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Spotify Direct Listing: 1-Year Anniversary

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Michael Wenner   April 04, 2019

A successful startup lifecycle runs through the humble inceptions from a determined founder and a single laptop to a multimillion-dollar exit. Out of the many ways a startup may exit, the one that every founder dreams of is seeing their company come across the ticker tape at a national stock exchange, marking their public debut. Traditionally, companies go public through an IPO (initial public offering) where they issue new shares to raise massive amounts of capital that will fill the company’s coffers. On the downside, an IPO also means that the private shareholders, consisting of founders and early stage investors such as VCs, are diluted and must wait for the lockup period to expire to exit.

This presents a conundrum to companies that don’t necessarily need to raise new capital or want to dilute ownership but still want to provide shareholders with the ability to exit their investments through the public stock market. On April 3, 2018, it appears these companies got their answer: they can mimic Spotify by pursuing a direct listing.

Why did Spotify go the direct listing route?

There are likely a couple key reasons. For one, they were already generating positive free cash flows before the listing, and thus did not need to raise capital. Moreover, by listing directly, they were also able to save the large fees usually charged by investment banks as well as enable their early stage investors to cash out without enduring the lockup period before selling their shares.
Source: YCharts; Market Data as of 4/3/2019

On the first day of the listing, Spotify closed just over $149 per share, beating the reference price of $132 set by NYSE. This allowed their private investors to realize a sizable return on investment as private trading reportedly ranged between $37.50 and $125 per share during 2017. We wrote a bit about our investors’ returns at that time here. With favorable Wall Street forecasts and a partnership with Samsung, Spotify was able to climb to an all time high of $198.99 in August 2018. Since then, several lower than expected quarterly results have brought the share price back down to the current $140-145 range.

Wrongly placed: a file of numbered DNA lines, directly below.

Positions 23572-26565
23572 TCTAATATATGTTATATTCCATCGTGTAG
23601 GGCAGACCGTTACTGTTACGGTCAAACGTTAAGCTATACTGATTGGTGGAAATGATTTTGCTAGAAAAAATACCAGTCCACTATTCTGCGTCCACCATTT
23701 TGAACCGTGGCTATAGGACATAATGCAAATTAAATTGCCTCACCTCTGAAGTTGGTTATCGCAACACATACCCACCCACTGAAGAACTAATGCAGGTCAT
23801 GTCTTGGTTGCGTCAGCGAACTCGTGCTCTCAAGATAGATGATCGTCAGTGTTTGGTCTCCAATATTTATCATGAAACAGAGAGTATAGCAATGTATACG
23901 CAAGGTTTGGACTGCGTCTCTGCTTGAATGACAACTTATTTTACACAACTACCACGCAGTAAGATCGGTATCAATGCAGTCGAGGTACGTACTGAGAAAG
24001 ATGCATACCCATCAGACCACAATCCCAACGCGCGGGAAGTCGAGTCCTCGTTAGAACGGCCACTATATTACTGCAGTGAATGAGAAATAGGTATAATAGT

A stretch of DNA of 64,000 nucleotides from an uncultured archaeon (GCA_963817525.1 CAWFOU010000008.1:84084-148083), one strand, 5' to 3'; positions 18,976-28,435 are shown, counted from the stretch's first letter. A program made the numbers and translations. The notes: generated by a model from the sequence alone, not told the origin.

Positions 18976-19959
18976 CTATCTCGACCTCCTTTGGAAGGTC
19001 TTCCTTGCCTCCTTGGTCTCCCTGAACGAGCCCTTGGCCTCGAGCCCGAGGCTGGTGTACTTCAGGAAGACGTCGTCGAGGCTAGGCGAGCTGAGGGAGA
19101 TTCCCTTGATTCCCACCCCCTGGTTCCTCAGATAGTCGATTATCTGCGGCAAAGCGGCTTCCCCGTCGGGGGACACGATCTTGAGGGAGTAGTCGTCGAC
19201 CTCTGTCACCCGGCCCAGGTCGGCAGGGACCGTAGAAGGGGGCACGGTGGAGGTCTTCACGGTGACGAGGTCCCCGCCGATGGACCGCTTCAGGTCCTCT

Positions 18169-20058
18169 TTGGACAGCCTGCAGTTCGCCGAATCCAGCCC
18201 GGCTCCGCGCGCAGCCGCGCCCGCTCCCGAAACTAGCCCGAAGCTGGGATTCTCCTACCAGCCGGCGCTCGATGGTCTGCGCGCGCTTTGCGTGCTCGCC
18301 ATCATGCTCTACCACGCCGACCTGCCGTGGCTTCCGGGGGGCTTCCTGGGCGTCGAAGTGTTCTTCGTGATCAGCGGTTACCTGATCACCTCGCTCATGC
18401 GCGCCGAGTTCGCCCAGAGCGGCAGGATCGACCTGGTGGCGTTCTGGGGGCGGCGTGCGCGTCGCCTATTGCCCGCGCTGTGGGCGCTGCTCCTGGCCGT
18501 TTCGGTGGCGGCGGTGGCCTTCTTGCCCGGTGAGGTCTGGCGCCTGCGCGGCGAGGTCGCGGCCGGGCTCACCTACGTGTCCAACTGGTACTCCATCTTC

What is the legacy of the direct listing?

With so much dry powder ready to be deployed in the private markets, startups are able to stay private for many years before they have to tap the public markets for additional capital. In fact, startups have raised so much private capital that now direct listings are a possibility for an ever-growing number of companies that don’t need additional cash. In just a year since Spotify’s IPO, two of Silicon Valley’s most revered unicorns, Slack and Airbnb, are reportedly exploring direct listings (although neither has confirmed nor denied the rumors). Until another major unicorn successfully executes on a direct listing, it is unknown whether Spotify has begun a trend that will allow startups to cut out expensive investment banking fees and offer immediate liquidity to their private market shareholders. Nevertheless, Wall Street firms will be watching Slack and Airbnb closely with disappearing profits on their mind.

Spotify: Blurring the Private and Public Market Lines

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Nat Disston   March 22, 2018

With 160 IPOs in 2017, it is rare for a company's initial public offering to get as much coverage as Spotify's already has this past year. In many ways, however, Spotify deserves the attention. For starters, Spotify is a widely used consumer product that continues to exhibit impressive growth against deep-pocketed and experienced competitors (*cough* Apple *cough*). Many Spotify fans and cynics alike will be eyeing their listing and continued results as a public company. Secondly, Spotify's decision not to raise any capital and forgo a traditional Initial Public Offering in lieu of an Initial Public Listing has already made them stand out in the tech world. While Spotify's trailblazing attitude allows them to eschew Wall Street banks and save unnecessary dilution from a traditional IPO, it comes with its own bevy of risks, such as price discovery and liquidity once the shares are publicly traded.

That brings us to the third reason we're looking forward to this listing (one that has not been discussed much on the interwebs): Spotify, once again the black sheep of the tech world, appears to be welcoming trades of their private shares with open arms. EquityZen's mission is to bring private markets to the public, and Spotify's recent maneuvers—although intended to help them with public market price discovery—are further evidence of the blurring of the lines between the private and public markets.